Questions

I use a technique that I call “Questions” to have students learn chunks of new language. I like this method because students work in pairs and I see pair work as so much more useful than a lecture style class.

The technique starts when the teacher hands out a sheet of around fifteen personalized questions on a particular theme.  Students are not to write on the list of questions.  Instead, they take notes on a separate sheet of paper.  The teacher assigns the students to answer the questions for themselves for homework.

  1. Students ask the teacher the questions and the teacher models answers.  Students write down the teacher’s answers.  During this step students may write down vocabulary, but may not write down their own answers.
  2. The next day in class, the teacher corrects the students’ answers as a group.  The students look over their answers, then put them away.
  3. The students work in pairs from their desk cluster.  One student asks and the other answers the questions.  The one asking the questions may look at the list of questions, the other may not.  The students then switch roles.
  4. The next day the students switch partners and do the asking yet again.  We use “clock” partners or “where buddies” to assign partners.
  5. The third day, with yet another partner, have a speed round where students ask the questions out of order and the students answer in short answers.  The idea is to do this quickly, but still speaking clearly.
  6. On the forth day, students do their last round to memorize the questions.  One student reads an answer and the other gives the question.
  7. The students are assigned for homework to memorize the questions.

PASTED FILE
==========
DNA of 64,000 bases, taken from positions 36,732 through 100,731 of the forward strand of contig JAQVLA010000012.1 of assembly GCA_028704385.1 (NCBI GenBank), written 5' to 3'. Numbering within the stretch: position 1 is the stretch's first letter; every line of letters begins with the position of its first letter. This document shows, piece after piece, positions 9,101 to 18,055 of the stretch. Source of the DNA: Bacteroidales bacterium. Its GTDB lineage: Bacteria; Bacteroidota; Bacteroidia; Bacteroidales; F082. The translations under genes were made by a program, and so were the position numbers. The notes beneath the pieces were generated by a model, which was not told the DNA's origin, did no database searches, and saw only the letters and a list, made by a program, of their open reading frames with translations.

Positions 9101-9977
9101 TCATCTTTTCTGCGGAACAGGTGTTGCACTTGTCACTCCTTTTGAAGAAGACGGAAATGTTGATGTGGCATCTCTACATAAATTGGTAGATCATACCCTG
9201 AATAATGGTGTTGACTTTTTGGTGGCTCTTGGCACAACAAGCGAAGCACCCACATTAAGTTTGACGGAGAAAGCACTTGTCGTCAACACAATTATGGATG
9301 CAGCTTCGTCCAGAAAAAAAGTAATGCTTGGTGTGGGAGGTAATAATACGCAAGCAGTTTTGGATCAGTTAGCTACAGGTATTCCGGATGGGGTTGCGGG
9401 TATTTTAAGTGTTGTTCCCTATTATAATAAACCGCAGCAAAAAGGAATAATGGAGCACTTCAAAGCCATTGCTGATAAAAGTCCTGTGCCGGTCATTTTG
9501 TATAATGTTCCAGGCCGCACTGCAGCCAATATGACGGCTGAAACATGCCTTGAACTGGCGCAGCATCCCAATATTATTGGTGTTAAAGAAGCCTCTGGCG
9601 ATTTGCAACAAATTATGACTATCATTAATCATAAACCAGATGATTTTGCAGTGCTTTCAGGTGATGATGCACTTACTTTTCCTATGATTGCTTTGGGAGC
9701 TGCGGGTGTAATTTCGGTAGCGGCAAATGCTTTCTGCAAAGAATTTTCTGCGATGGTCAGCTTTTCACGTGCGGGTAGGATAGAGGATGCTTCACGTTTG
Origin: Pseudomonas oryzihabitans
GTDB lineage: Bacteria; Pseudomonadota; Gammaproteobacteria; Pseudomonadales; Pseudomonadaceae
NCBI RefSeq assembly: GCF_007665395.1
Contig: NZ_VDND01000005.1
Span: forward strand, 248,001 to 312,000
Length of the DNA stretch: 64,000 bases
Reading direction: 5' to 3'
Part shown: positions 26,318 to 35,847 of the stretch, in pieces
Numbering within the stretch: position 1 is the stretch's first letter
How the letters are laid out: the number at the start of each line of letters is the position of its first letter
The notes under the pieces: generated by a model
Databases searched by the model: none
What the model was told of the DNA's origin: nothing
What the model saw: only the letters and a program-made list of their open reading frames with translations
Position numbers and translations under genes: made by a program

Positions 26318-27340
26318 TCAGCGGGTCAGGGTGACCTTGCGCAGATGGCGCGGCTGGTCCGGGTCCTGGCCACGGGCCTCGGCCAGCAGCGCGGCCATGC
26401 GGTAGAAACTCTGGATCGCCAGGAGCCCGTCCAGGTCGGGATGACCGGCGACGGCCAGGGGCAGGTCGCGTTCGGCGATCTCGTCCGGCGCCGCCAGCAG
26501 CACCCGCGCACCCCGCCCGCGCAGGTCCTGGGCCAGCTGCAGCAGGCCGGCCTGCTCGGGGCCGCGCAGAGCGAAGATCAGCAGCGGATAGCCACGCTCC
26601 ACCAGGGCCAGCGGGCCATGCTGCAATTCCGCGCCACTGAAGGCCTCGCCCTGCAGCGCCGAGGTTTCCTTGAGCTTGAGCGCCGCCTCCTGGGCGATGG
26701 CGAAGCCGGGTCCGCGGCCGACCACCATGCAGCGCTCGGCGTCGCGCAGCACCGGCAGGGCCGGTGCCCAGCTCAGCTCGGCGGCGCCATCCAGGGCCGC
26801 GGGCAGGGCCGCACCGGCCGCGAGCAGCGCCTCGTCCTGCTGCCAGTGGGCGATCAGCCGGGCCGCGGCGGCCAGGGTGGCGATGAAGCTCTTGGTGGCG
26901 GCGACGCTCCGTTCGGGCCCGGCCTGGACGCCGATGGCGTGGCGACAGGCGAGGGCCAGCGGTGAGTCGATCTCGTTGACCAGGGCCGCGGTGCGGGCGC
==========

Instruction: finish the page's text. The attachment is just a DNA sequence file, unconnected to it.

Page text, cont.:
The assessment:

The students study all of the questions/answers from the sheet for about a week.  Then on the day of the oral assessment, four students stand in front of the class.  Before they start they must answer in unison, “De quoi parlez-vous?” with “Nous parlons de…”  The four students have a conversation about the topic incorporating two questions from the Tactics sheet and answering two questions from the sheet.  When all the students have met the requirements have them sit down and call up a new group.

The students are told that they should try their best to create a normal flow to the conversation.  Within the entire class, questions can be repeated, but the question doesn’t count if asked in the same group.  So students are required to know all of the answers to the questions because they don’t know what they’ll be asked and they have to know various questions (at least eight, in case other students in their group ask the same questions the student was intending to ask.)

 

Photo by ALEXANDRA LECOMTE
Photo by ALEXANDRA LECOMTE

 

 

 

 

 

 

 

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